What To Do When The Top Boss Kills Your Idea In Front Of Others

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You’re presenting your latest and greatest idea to a small group of internal clients, when suddenly the top decision maker jumps in. “It’ll never work,” he says. “Our customers couldn’t care less about that, so let’s not waste time or money.”
Crickets. Everybody else slowly nods in unison, and that’s that. End of story. End of meeting. And maybe the bitter end of your idea — unless you do some fast talking.
After all, you’ve done your homework, and you know the idea will work, and you have facts to prove customers do care.
But unless your big boss is low on ego and high on ethos, setting him or her straight in front of others is probably not the right tactic. Better to hold your fire for the moment and save your best shot for a one-on-one encounter.
When Donald Keough was Coca-Cola’s president, his international operations team presented a plan requiring a major investment in Eastern Europe. According the New York Times, Keough killed the idea right then and there.
Not long after the meeting, the head of international operations went to Keough’s office and asked him to rethink his decision. He explained that Keough had not recently spent time in that part of the world, so perhaps he didn’t appreciate recent developments there.
Impressed by the manager’s explanations, Keough agreed to go and see for himself. Three months later, he approved a billion-dollar investment in Eastern Europe.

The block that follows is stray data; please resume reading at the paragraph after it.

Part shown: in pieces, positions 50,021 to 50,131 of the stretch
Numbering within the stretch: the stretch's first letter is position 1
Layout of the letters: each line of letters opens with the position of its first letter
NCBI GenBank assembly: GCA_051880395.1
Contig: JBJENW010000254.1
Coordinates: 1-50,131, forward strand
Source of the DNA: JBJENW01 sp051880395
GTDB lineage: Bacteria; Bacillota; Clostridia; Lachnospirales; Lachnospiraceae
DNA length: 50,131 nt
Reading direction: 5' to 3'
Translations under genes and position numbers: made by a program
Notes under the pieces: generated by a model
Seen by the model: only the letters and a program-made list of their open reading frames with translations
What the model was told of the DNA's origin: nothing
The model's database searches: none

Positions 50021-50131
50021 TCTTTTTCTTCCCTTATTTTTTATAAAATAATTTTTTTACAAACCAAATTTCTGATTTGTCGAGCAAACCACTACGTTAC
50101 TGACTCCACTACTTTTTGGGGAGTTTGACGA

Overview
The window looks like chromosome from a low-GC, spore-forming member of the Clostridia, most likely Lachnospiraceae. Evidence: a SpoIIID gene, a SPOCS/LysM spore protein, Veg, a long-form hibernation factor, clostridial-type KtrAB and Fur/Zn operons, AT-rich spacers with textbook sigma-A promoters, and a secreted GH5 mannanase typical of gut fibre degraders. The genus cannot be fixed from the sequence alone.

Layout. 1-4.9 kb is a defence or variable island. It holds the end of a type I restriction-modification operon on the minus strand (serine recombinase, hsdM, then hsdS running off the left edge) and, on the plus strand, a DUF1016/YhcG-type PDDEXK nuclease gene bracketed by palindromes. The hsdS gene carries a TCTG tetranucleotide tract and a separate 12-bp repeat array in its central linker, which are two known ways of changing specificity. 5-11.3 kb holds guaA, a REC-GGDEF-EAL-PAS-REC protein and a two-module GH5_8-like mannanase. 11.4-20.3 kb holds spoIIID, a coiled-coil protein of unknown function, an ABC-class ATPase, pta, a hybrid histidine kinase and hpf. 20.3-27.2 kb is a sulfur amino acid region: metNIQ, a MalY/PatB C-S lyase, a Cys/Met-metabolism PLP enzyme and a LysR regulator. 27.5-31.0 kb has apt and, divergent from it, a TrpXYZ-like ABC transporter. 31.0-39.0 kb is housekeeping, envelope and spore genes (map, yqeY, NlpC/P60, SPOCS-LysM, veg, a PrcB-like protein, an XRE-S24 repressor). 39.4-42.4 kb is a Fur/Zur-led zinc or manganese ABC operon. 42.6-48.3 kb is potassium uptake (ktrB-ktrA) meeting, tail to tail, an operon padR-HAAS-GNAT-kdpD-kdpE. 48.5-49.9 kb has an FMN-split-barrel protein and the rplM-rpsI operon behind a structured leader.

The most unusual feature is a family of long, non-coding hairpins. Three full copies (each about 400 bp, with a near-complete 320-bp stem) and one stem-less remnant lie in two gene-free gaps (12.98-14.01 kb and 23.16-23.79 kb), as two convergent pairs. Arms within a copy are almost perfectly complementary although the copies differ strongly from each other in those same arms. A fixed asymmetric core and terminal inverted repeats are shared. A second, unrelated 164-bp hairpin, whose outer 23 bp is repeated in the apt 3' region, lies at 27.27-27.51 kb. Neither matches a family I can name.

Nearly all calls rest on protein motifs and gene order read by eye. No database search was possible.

When a top manager flatly rejects an idea in front of others, and you’re convinced he or she is making a mistake, try following these guidelines:

  1. Be patient — If she or he categorically shoots down the idea and leaves no opening for discussion, take a deep breath and move on. Give yourself time to regroup and plan your response.
  2. Be discreet— Meet with the client or manager in private so there are no face-saving or embarrassment issues.
  3. Be respectful — Say what you mean, but don’t say it mean.
  4. Be credible — Stay focused and stick to the facts.
  5. Be positive — Acknowledge the manager’s concerns about the idea, then offer your reasons, alternatives and solutions.


Written by Sam Harrison

Sam Harrison is a speaker, coach, and author on presentation skills and on creativity-related topics. His previous career included years as vice president with an S&P 500 firm, responsible for product development, branding, and in-house creative services. His latest book is Creative Zing! Find him at www.zingzone.com

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